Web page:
Yesterday, there were a few moves that smack of, if not desperation, at least an extremely hopeful spirit brought on by the holiday season. But maybe it's insanity clause not Santa Claus that will coming down their chimneys this Festivus.
Witness: The Cardinals signed Sidney Ponson, a man whose scandal last season with the O's was eclipsed by the Rafael Palmeiro steroid circus. After a DUI arrest last August, the O's voided his ludicrous three-year, $22.5 M contract in the middle of the first year (and then said a collective, "Phew!"). He now claims that after a drying process quicker than the Waco Kid's in "Blazing Saddles", he is ready to step back into a major-league rotation. We'll see.
But I would contend that Ponson, DUI or no DUI, isn't the pitcher that I would hang a rotation spot on, or strained metaphors to that effect. The guy had a career year in 2003, and frankly even that year wasn't that great. That year, he won a career-high 17 games, a career-low 3.75 ERA, and career-high 115 Adjusted ERA (along with a 1.259 WHIP, a 5.58 strikeouts per nine innings, a 2.20 strikeout-to-walk ratio, and just 0.67 homers allowed per nine innings pitched), all respectable numbers. For a number three starter. In an average year.
OK, maybe that's a bit harsh but at best Ponson's image got a bit of boost by becoming the trade deadline sweetheart, and eventually was traded to the Giants. By the way, that was an atrocious trade for the O's after so much hoopla. They received three players, only two of which have played in the majors in the last two and one half seasons, and those two (Kurt Ainsworth and Damian Moss) went a collective 1-6 for the Orioles. Neither pitched in the majors in 2005.
But even if we concede that 2003 was the stellar year that the O's thought and apparently the Cards now thinkGM Jocketty said "We signed him based on his past career" it was, Ponson has pitched seven other seasons and has the following career numbers when we remove the 2003 stats: 59-79, 4.99 ERA, 1.470 WHIP, 5.40 K/9 IP, 1.74 K:BB ratio, and 1.25 HR/9 IP in 202 games, 191 starts, and 1,227.1 innings pitched. Those are execrable numbers.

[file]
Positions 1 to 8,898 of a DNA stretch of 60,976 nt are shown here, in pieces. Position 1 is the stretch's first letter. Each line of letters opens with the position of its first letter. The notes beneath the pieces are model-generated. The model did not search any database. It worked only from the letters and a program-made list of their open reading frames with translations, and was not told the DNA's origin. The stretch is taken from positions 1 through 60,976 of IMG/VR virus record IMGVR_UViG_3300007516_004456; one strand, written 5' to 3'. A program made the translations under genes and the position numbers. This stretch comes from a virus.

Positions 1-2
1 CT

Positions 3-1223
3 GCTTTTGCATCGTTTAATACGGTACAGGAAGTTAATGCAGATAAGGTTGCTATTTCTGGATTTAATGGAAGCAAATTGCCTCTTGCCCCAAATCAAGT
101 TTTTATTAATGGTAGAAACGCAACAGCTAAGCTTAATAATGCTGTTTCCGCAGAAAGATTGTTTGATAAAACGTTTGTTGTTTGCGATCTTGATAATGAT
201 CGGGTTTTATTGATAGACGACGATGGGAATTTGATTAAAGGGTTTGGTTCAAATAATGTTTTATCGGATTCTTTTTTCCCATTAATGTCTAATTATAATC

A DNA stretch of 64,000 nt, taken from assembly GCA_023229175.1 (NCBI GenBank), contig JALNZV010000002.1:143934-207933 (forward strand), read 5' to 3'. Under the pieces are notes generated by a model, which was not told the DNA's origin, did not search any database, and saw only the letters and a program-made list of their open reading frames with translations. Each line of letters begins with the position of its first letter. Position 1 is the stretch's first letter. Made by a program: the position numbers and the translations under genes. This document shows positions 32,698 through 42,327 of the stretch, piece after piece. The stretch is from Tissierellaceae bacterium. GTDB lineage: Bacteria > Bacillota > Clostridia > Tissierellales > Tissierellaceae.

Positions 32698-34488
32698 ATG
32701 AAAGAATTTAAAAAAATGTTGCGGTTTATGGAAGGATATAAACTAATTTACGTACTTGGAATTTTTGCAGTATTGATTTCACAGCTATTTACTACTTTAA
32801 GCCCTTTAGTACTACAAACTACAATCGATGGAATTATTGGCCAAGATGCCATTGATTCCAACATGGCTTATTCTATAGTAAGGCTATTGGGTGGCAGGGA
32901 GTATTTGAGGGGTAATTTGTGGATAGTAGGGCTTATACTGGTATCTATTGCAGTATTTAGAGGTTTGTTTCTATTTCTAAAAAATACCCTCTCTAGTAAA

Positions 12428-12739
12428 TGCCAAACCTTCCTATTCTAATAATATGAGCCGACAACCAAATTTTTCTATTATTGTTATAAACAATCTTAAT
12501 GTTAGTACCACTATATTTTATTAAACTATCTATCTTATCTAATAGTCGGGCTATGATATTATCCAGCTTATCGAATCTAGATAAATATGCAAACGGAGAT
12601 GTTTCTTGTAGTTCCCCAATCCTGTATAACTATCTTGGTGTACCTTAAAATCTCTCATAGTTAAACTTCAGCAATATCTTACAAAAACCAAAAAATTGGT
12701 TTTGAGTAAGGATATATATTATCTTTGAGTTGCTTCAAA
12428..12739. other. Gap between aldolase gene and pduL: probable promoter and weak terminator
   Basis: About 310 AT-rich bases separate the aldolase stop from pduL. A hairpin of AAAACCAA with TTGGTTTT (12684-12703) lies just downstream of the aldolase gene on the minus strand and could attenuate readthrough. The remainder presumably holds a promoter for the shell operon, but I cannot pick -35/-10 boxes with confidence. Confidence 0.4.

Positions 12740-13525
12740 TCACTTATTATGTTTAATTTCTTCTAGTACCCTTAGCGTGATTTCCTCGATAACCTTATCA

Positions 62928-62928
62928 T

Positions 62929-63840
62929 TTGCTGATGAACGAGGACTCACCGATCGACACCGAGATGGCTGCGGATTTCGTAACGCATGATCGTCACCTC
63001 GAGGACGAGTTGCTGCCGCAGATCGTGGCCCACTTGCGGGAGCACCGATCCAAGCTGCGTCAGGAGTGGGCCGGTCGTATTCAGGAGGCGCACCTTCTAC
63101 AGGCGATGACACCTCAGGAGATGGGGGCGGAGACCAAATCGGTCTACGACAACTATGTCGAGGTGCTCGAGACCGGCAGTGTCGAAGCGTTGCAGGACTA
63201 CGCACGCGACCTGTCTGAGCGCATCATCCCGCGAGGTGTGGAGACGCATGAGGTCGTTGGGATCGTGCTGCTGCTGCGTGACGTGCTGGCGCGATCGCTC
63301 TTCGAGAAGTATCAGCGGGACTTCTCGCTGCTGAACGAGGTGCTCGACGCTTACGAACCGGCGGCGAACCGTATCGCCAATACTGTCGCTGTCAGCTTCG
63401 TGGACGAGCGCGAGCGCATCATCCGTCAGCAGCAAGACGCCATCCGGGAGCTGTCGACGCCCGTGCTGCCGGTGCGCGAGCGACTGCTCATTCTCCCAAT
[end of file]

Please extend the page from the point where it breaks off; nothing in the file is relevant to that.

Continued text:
Maybe he would be worth a spring let's-see if he did not have so much baggage as well. Who needs a guy struggling to make the tail-end of the rotation who will be a major distraction? Who needs the press hovering around a marginal player to dreg up his history? And who needs to waste between $1M and $2.5M for the privilege?
That wasn't even the oddest pickup of the day for the Cardinals. They also signed Brian Daubach, who is about four years past his expiration date and is now 34 (!). Besides, this isn't like signing an aging Eric Karros to spell your starting first baseman on occasion or to DH in an interleague game. Daubach never was that good in his heyday. He was a decent guy to threw at first, a corner outfield spot, or DH for about three years in his Red Sox career. Somehow (arbitration?) he landed a $2.325M contract with the Red Sox in 2002, and his career has been careening out of control ever since. At least they did sign him to a minor-league deal.
Finally, St. Louis also signed pitcher John Riedling to a minor-league contract yesterday. "So what?" you say?
Well, Riedling had been the highest-paid Marlin in 2005 to remain a Marlin so far this offseason. He made $750K in 2005, which tied him with Damion Easley for the 16th highest on the team (not including Paul Quantrill and Ron Villone whose 2005 salary, or at least the bulk of it, was paid by another team. Riedling had been listed on the Marlins roster when I investigated the payroll cuts over the past month. Somehow (was he non-tendered?) he became a free agent and signed with the Cards.